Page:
Church Must Call for Exodus from Public Schools

Barb Wire

When are American Christians going to get it through their thick skulls that the public schools are not their friend?

Some years ago, a friend of mine was substitute-teaching fifth grade at one of our local schools. Just in passing, he happened to mention the Ten Commandments. You would’ve thought he’d dropped his pants: the children were appalled. “Ooooh!” they gasped in unison. “That’s religion!” As if “religion” were pornography.

At about the same time, another friend’s daughter came home from middle school prattling about “the spiritual power of the Earth.” Apparently that kind of religion was perfectly all right.

I doubt it’s gotten better in the intervening years.

Case in point, in the news earlier this year: “Teacher Tells First Grader Not to Talk About Bible in School

At an elementary school in Riverside, California, a little girl was fulfilling a show-and-tell assignment to “share your family’s Christmas tradition.” She displayed her family’s “Star of Bethlehem” and started to read the Bible verse explaining what the star is all about—and the “teacher” stopped her cold, ordering her back to her seat. Because she was the only one to address the actual meaning of Christmas—which is, after all, beyond all possible dispute–she was the only child the “teacher” silenced.

When the girl’s parents objected, and anti-discrimination lawyers cruised into the picture, school officials courageously declined to comment.

If you want your kids to be exposed, day-in and day-out, to “gender coaching,” earth worship, the joys of Big Government, coercive redistribution of wealth, and hissing, spitting hatred of Christianity, you can’t do better than the public schools. By all means send them there, if that’s what you want; because that’s what you’re gonna get, and in great big doses.

Why is the Church in America, all denominations (well, maybe not all of them), not crying out for a mass exodus of Christian children from the public schools? Would the churches be just as silent, just as inert, if their congregants were sending their children to Islamic schools? On second thought, don’t answer that. It might turn out to be a “yes.”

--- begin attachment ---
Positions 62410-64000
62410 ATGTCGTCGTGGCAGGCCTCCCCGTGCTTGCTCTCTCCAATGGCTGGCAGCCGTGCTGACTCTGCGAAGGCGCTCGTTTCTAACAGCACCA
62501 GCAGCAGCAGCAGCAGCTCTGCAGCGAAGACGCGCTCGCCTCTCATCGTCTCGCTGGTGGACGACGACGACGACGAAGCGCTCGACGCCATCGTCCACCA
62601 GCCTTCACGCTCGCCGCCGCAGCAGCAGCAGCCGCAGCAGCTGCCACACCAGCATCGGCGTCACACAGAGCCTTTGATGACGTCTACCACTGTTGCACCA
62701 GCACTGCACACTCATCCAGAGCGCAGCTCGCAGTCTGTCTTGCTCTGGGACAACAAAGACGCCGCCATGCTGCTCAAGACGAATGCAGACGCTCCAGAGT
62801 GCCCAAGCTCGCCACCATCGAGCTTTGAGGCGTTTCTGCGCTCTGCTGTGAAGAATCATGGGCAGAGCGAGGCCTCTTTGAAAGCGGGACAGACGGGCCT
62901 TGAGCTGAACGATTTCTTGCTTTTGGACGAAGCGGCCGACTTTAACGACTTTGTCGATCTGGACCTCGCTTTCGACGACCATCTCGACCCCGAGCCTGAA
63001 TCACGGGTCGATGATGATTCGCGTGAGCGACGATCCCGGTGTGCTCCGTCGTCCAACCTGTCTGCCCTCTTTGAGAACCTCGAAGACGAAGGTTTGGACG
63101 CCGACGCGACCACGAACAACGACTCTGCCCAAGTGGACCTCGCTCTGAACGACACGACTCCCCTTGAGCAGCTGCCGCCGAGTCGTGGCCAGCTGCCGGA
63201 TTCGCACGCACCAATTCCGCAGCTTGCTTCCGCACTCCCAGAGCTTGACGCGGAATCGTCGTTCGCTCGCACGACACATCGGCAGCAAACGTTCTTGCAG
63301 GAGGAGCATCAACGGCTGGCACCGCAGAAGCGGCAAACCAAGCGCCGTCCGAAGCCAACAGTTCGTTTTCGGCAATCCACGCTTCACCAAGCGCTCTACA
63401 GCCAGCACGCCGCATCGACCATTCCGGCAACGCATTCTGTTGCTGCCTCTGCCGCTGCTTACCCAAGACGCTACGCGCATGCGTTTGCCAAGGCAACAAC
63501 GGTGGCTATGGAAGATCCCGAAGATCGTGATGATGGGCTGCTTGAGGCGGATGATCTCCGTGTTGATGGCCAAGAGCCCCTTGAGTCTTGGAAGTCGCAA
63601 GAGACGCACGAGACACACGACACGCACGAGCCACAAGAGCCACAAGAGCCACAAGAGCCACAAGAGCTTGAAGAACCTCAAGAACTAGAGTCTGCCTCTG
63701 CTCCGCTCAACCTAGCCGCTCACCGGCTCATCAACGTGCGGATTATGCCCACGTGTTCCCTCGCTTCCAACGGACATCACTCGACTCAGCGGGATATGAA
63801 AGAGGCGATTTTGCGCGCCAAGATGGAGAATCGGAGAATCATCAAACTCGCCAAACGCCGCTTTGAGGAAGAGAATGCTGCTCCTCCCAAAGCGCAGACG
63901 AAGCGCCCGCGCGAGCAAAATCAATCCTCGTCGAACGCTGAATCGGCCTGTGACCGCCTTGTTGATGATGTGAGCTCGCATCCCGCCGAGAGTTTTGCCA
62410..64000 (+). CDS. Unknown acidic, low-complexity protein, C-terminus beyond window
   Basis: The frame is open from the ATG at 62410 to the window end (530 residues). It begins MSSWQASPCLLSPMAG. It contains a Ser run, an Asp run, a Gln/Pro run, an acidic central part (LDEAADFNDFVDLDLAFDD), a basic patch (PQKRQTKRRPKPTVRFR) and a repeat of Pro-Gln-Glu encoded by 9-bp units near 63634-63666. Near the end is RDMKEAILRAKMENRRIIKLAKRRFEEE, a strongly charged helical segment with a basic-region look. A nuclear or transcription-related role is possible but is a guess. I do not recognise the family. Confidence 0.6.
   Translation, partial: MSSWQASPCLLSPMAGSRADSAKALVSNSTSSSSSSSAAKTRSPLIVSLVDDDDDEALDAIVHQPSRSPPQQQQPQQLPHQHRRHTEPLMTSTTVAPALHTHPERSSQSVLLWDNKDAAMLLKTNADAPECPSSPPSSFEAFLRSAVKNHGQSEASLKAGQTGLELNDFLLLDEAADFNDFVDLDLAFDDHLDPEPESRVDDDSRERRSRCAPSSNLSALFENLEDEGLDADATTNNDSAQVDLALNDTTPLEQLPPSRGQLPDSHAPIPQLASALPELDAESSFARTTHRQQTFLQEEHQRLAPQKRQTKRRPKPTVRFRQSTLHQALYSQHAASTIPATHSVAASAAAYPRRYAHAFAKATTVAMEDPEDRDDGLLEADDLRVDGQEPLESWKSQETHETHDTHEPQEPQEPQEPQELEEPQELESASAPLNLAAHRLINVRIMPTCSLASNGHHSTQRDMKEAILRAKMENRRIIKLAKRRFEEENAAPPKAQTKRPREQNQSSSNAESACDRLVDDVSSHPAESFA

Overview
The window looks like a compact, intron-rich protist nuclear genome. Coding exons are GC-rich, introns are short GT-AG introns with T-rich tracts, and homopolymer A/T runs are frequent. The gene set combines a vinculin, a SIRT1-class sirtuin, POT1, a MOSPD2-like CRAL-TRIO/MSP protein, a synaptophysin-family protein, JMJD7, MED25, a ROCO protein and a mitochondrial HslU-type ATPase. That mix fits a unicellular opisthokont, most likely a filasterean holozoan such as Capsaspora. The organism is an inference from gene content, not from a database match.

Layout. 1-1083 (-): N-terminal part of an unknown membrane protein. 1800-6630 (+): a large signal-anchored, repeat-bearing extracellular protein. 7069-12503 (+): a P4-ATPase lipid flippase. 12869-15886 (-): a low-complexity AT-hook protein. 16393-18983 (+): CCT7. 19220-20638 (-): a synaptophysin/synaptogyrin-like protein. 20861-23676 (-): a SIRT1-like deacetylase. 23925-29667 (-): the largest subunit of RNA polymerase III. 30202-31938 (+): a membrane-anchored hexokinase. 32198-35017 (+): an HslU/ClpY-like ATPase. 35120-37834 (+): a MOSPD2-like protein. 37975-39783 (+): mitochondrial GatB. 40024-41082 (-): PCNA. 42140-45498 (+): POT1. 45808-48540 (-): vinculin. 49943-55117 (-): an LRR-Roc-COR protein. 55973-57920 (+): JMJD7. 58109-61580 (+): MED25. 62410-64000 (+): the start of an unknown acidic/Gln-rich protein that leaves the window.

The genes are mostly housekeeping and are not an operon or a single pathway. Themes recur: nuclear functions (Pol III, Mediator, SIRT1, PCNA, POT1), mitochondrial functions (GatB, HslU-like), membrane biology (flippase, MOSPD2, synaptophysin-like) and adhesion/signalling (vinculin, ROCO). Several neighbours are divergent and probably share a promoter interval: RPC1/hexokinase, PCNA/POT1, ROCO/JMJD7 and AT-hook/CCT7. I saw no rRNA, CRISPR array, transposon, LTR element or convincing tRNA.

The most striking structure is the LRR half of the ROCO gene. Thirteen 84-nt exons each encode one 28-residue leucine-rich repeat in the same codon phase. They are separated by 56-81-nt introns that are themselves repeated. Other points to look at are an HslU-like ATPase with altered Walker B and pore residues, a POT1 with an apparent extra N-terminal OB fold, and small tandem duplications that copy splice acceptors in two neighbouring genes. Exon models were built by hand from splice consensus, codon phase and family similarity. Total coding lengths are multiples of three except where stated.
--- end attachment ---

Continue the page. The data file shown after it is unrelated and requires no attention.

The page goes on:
The Church in America is timorous, flaccid, pietistic. The Church in America is blah. It can hardly be called a church at all, according to Biblical standards. It sits there like a wax dummy while its children, by the millions, are herded off to the anti-Christian public schools to be taught that homosexuality is a virtue, abortion is a right, Evolution is the truth, government is the answer, and, above all, that the Bible is a hate-filled collection of fictional stories and is wrong, wrong, wrong about everything.

Real churches, faithful churches, wouldn’t stand for that. Real shepherds don’t let their flocks be fed poison.

Real churches would be helping parents by setting up Christian schools, providing assistance in homeschooling, and forcing their congregations to yank their heads out of the sand and see what’s going on. Real church leaders would be leading their people out of Pharaoh’s schools, not standing on the sidelines, wringing their hands, or whistling, grinning, and saying “What, me worry?”

While the churches of the Western world fiddled and faddled, the servants of antichrist took over our culture—especially the schools. It wasn’t done in secret, nor was it accomplished in the blink of an eye, by magic. But Christian parents are in denial because the public schools are “free” and seductively convenient, and the Church has been content to have them so. It’s so much easier than strenuously laboring to feed Christ’s lambs—not on simple-minded fables that tell them what they want to hear, but on the truth. (“We wouldn’t last a minute if we told the truth!”)

Wise up, O men of God. Wise up!

The opinions expressed by columnists are their own and do not necessarily represent the views of Barb Wire.

Lee Duigon
Lee Duigon, a contributing editor with the Chalcedon Foundation, is a former newspaper reporter and editor, small businessman, teacher, and horror novelist. He has been married to his wife, Patricia, for 34 years. See his new fantasy/adventure novels, Bell Mountain and The Cellar Beneath the Cellar, available on

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